“[Lily] Yang graduated from the program’s first cohort in 2013. One of her first projects concerned the creation of a gathering place for Chinese seniors. Yang had noticed that programming gaps coupled with a lack of dedicated meeting spaces often left seniors isolated in their communities. She approached her local Fleetwood library branch about booking a room on a weekly basis where seniors could play chess and music and meet new friends. Yang was amazed when 30 seniors showed up for the first meetup and, four years on, it still runs nearly every week.”
“Kyla Bains once lived on the streets as a high-risk teen and is now dedicated to advocating for those who are struggling. She completed the course last year. ‘I’m passionate about improving resources for homeless youth, and having our youth’s voices heard,’ says Kyla. ‘I joined CLIC to learn how I could use my experience to gain more support within my community.’”
“People are my passion. I believe if we build more caring, trusting and committed connections to each other than the whole neighborhood becomes stronger day by day. People have so many amazing gifts to share.”
“It’s important for me to give back to my community because it gives me a sense of belonging,” Leejoo says. “In a big world like this, it’s very easy to feel like a drop of water in an ocean but contributing to this ocean gives you a chance to meet new people and explore different corners.”
Find out more about what Leejoo is up to in the interview below!
“Through this class I gained confidence about leadership. I now understand leadership can be anywhere: work, school, home, you name it. […] It was awesome to see the ideas other participants were having and the visions they were seeing. I was not as confident at the beginning of the program, but now I know what I can and should do.”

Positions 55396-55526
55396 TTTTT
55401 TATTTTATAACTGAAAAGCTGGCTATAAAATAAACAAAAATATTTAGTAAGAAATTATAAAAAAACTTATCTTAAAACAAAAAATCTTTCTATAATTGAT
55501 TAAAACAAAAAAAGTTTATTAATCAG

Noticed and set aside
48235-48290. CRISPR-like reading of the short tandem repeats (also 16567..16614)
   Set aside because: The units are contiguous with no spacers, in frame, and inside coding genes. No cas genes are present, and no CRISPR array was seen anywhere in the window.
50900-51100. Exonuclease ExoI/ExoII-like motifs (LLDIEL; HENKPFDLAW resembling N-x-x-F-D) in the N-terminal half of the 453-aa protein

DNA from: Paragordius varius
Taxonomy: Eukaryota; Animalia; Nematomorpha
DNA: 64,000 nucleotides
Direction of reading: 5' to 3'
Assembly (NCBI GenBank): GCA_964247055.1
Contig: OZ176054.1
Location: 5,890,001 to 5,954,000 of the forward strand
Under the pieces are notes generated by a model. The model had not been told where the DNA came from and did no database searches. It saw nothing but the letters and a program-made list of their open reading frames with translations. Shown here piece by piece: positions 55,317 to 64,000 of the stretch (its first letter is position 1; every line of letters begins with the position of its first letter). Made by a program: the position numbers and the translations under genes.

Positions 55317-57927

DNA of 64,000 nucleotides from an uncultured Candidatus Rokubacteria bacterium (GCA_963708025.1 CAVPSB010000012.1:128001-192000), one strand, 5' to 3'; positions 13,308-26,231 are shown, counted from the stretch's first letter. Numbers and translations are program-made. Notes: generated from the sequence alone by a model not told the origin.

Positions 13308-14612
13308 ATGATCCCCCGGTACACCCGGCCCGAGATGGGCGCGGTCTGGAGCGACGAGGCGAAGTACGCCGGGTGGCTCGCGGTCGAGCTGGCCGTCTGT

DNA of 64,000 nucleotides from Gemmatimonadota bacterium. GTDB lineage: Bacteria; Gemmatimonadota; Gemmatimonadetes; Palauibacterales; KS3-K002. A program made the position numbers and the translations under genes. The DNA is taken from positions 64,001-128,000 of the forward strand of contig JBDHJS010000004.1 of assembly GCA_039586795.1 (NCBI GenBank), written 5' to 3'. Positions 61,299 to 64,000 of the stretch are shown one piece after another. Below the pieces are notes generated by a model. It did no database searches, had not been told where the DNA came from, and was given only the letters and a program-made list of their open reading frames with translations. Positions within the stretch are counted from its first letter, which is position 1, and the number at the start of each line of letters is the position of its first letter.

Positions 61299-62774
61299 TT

We wanted to profile some former CLIC participants and find out what they were up to. We were lucky to catch up with Leejoo, who when he isn’t in class at SFU is volunteering with a number of different local organisations, or leading his own. We asked him to reflect on his CLIC experience.
Who are you?
I am now a student at Simon Fraser University, and I took CLIC when I was in high school. I was born in Kamloops, but grew up in Surrey. I’m involved in Local Development Group, Vancouver Foundation, Village Surrey, City of Surrey, Canadian Blood Services and others. I enjoy challenging hikes, exploring the far corners of Great Vancouver and trying out new food.
What did CLIC mean to you?
I learnt more about understanding different perspectives, leadership and making connections. The experience was challenging at first, sitting in a classroom full of adults was a first time experience – but eventually I realized everyone was in different stages in their life, therefore being the youngest there didn’t feel too bad. As I got more comfortable, I expressed my opinions more and ultimately represented the youth community. It felt good.
What stood out for you?
Can’t really pinpoint just one thing, but currently I enjoy going through life and doing my volunteer activities and once awhile stopping to realize, “Oh that’s what Dr. Burke meant by this!” Also the people are great, everyone has a common goal of wanting to give back.
What are you up to now?
I recently came back from Ottawa. I was celebrating Canada Day through a program called Canada 150 & Me. Through this I was able to join Canada 150 National Youth Forum where in a group I was able to present an issue in front of the Governor General, check out the City of Ottawa, perform on the Canada Day stage in Ottawa and volunteer in Quebec and Ontario.
I’m currently leading a non-profit group to inspire students to take part in their community. With this group, we have initiated two gardens, one Little Free Library, an annual Summer Block Party and two Human Library events.
I’m also working on a business idea and challenging myself to make it a reality.